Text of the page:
By admin | November 6, 2011
By Richard Allen
It is said that there are two sides to every story. In the spirit of that statement I am writing two separate columns to address the parking of Kyle Busch by NASCAR following his actions during Friday night’s Camping World Truck Series race at the Texas Motor Speedway. In one of those columns I will attempt to explain the positives of the sanctioning body’s police action against the driver and in the other I will attempt to explain that the wrong decision was made.
On lap 15 of the WinStar World Casino 350 driver Ron Hornaday got inside of Busch and essentially muscled his way around as the two raced through turns one and two of the 1.5 mile track. The pass by the Kevin Harvick, Inc. driver forced Busch’s Toyota to go high up the banking and brush the wall.
Clearly, Busch was angered by the move and pursued Hornaday down the back stretch as the yellow flag waved. When Hornaday slowed in observance of the caution, Busch latched his truck onto Hornaday’s rear bumper and began pushing him wildly through turns three and four until he finally hooked the right rear of the #33 and turned it head on into the outside wall.
Busch was then ordered by NASCAR to take his machine behind the pit wall and park it for the rest of the night. The next morning, the sport’s governing body announced that the often controversial driver would not be allowed to participate in either the Nationwide Series race scheduled for Saturday nor the Sprint Cup event set for Sunday afternoon on that same track.
Here’s why parking Busch for the weekend was a good move by NASCAR.
First and foremost, what Busch did was blatant and dangerous. At the speeds being traveled on a track such as Texas Motor Speedway, even after having just been put under caution, such a move as described above could have resulted in catastrophic consequences.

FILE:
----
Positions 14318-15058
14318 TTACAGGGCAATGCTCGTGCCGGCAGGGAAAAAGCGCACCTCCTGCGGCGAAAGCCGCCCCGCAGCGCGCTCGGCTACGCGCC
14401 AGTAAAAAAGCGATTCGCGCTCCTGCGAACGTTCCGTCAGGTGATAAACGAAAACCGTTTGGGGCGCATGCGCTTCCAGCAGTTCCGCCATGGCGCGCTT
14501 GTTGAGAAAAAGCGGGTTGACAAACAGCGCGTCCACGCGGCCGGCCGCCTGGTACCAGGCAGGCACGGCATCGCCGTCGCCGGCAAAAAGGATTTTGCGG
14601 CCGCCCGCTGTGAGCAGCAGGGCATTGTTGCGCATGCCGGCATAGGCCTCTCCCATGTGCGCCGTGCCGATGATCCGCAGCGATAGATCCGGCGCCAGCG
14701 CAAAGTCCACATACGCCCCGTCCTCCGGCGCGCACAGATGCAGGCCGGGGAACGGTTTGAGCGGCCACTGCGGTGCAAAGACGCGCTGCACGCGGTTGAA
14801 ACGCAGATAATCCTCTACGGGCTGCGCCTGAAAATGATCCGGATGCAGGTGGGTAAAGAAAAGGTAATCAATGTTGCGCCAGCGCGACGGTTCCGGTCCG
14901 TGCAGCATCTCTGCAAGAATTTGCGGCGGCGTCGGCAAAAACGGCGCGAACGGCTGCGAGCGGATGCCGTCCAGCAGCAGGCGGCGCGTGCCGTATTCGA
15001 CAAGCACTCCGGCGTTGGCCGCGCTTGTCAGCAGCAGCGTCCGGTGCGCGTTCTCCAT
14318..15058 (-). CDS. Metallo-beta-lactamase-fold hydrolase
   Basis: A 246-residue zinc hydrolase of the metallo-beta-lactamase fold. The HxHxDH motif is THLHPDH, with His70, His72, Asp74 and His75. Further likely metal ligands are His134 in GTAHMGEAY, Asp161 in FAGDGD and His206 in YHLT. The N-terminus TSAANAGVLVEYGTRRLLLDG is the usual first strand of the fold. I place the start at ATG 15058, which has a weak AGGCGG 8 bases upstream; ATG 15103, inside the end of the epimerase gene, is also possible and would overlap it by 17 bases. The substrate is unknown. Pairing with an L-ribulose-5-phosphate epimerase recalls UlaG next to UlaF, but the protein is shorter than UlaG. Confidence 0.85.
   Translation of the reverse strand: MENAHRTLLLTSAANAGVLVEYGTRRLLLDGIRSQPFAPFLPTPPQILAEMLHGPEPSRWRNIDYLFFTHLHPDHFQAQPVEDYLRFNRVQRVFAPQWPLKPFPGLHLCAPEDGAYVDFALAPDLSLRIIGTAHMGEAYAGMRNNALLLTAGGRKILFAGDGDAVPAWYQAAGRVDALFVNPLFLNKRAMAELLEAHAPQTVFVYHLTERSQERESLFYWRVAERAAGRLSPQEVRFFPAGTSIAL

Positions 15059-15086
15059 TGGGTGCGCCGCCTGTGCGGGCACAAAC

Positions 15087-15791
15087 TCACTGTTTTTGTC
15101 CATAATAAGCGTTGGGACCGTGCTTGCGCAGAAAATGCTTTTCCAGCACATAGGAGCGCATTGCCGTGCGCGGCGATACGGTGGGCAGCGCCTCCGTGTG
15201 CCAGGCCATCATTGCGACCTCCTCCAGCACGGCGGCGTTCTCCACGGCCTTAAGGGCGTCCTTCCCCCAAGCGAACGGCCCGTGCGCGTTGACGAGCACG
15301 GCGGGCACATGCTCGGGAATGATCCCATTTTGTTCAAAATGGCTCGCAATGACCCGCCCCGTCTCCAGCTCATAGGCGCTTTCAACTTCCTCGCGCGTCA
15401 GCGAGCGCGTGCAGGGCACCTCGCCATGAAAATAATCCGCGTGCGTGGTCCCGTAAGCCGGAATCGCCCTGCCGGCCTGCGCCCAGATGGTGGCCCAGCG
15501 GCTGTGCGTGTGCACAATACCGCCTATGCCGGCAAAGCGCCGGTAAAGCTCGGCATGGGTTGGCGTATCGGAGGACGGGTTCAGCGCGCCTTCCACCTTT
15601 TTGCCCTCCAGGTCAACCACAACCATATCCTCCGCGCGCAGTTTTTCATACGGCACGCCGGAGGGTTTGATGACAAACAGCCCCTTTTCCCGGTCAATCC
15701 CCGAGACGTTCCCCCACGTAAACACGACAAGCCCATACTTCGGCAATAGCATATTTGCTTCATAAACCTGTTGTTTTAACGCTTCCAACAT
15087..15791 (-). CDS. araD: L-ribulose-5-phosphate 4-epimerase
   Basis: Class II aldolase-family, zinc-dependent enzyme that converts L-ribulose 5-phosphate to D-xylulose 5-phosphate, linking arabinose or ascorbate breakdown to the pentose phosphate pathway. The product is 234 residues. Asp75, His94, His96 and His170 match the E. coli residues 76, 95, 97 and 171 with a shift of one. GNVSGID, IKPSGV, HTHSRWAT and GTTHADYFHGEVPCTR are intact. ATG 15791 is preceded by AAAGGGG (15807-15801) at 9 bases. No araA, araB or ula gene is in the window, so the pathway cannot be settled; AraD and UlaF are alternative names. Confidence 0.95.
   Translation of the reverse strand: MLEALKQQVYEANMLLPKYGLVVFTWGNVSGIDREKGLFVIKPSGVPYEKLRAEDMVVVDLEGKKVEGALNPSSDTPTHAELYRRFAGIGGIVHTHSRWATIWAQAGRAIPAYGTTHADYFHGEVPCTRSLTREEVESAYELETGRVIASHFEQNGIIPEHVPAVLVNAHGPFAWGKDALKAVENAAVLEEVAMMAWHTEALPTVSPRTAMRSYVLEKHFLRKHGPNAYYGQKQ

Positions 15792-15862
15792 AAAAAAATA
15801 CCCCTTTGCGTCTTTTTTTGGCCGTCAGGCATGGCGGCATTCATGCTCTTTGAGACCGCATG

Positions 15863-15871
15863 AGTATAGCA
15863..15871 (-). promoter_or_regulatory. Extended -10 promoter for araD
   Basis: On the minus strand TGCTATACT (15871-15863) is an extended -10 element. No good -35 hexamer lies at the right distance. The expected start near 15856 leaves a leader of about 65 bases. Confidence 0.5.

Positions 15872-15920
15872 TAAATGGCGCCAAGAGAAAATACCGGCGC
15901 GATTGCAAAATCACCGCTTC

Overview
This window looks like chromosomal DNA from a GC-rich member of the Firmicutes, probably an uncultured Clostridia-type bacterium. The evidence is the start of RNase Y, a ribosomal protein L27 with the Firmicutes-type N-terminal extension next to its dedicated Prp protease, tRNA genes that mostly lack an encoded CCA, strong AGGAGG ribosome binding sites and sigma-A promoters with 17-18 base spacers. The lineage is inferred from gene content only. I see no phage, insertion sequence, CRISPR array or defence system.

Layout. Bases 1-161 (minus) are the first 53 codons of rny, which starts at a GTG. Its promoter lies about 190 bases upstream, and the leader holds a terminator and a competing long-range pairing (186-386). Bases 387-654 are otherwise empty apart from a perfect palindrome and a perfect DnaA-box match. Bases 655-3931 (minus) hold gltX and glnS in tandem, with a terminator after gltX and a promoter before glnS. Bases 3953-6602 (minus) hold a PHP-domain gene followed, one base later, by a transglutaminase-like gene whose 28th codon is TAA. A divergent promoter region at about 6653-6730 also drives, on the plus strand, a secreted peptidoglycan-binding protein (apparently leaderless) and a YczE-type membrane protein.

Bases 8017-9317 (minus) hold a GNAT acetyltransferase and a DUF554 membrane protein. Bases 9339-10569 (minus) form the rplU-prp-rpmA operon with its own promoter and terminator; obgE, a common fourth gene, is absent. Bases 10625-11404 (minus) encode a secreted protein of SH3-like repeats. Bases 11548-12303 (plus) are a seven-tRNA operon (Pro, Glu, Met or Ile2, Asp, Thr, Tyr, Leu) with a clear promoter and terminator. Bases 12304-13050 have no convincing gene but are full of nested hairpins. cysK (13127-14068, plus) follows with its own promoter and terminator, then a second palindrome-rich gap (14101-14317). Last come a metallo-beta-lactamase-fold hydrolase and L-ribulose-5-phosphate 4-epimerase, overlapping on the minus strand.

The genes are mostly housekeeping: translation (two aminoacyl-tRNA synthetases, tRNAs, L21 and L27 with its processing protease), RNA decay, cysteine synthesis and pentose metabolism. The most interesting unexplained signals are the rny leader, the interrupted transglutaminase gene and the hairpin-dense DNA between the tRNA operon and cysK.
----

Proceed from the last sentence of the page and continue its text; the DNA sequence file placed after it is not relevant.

It has long been considered taboo for one driver to hook another in the right rear and intentionally turn the opposing car into the wall in such a way. From local short tracks to giant super speedways, this practice has been forbidden as one of those unspoken codes of conduct under which drivers are supposed to operate.
Another reason NASCAR was right to punish Busch is that standards have to be set somewhere. What Busch did can’t be tolerated under any circumstances. Although NASCAR told drivers to “Have at it” some time ago, guidelines were never really established. Perhaps it was assumed that those involved would know where the line was and not cross it. Obviously, that was not the case but this incident has now provided the sanctioning body with an opportunity to define those boundaries.
Add to the argument for parking Busch that his actions made the sport look bad. NASCAR will no doubt get mentions on a number of television and radio shows more often dedicated to the coverage of stick and ball sports for the simple reason of the hosts being able to show the sport as bar brawling side show rather than a legitimate sport.
And finally, on a bit of a strange note, Busch’s parking may discourage Sprint Cup drivers from entering lower division races if they know their actions there may cause the loss of Cup points or may start feuds that could spill over to the top division.
There are a number of reasons that could be argued in favor of the actions NASCAR took against Kyle Busch this past weekend in Texas. From establishing guidelines to maintaining the integrity of the sport, the governing body of the sport had to do something.
In the end, this was a tough call for NASCAR to make. Either way they would have been criticized by fans, media and other competitors. And consider that there is much more to it than the discipline of a single driver. Sponsors, crew members, car owners and fans are all impacted when one of the sport’s stars in benched. However, the call could have been made much more easily, or might not have had to be made at all, had clear guidelines for driver behavior been detailed and those guidelines been enforced regularly and consistently.
Please consider this opposing view http://racingwithrich.com/?p=1564
Topics: Articles |